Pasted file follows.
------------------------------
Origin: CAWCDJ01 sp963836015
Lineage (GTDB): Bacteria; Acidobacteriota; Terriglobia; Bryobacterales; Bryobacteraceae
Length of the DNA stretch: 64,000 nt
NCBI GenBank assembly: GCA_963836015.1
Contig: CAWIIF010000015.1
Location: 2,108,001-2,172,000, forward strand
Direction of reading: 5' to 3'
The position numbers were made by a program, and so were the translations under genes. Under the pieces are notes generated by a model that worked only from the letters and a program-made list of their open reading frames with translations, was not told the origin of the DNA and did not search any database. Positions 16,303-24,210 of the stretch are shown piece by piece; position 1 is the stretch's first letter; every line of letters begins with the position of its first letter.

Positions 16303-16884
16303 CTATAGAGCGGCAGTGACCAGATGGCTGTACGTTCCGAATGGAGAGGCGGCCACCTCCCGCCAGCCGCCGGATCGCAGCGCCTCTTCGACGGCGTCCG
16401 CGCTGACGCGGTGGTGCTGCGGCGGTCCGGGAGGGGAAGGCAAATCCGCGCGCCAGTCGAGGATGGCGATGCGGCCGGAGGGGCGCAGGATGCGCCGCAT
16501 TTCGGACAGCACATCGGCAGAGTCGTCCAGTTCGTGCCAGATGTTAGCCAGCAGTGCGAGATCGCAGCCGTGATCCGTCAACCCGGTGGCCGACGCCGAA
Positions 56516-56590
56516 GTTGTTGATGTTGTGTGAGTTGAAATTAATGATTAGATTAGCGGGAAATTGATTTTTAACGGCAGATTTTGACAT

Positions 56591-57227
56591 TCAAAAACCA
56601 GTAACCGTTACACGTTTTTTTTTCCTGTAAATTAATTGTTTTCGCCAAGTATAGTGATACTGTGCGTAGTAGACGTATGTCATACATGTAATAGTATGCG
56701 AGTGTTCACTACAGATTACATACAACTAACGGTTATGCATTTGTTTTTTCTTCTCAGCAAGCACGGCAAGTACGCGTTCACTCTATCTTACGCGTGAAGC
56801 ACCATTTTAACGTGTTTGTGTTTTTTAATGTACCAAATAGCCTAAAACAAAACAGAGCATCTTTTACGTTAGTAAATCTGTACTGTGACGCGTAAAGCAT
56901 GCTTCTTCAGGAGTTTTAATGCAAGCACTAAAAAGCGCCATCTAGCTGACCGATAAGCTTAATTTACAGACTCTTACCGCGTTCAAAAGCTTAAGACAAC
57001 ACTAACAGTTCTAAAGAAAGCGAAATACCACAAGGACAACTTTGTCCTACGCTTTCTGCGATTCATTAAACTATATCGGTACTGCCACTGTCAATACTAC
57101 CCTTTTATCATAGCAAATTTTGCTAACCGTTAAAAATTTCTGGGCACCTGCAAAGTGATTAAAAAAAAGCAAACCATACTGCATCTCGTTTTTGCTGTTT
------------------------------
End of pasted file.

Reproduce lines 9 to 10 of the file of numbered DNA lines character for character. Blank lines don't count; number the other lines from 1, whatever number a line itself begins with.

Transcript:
Positions 16303-16884
16303 CTATAGAGCGGCAGTGACCAGATGGCTGTACGTTCCGAATGGAGAGGCGGCCACCTCCCGCCAGCCGCCGGATCGCAGCGCCTCTTCGACGGCGTCCG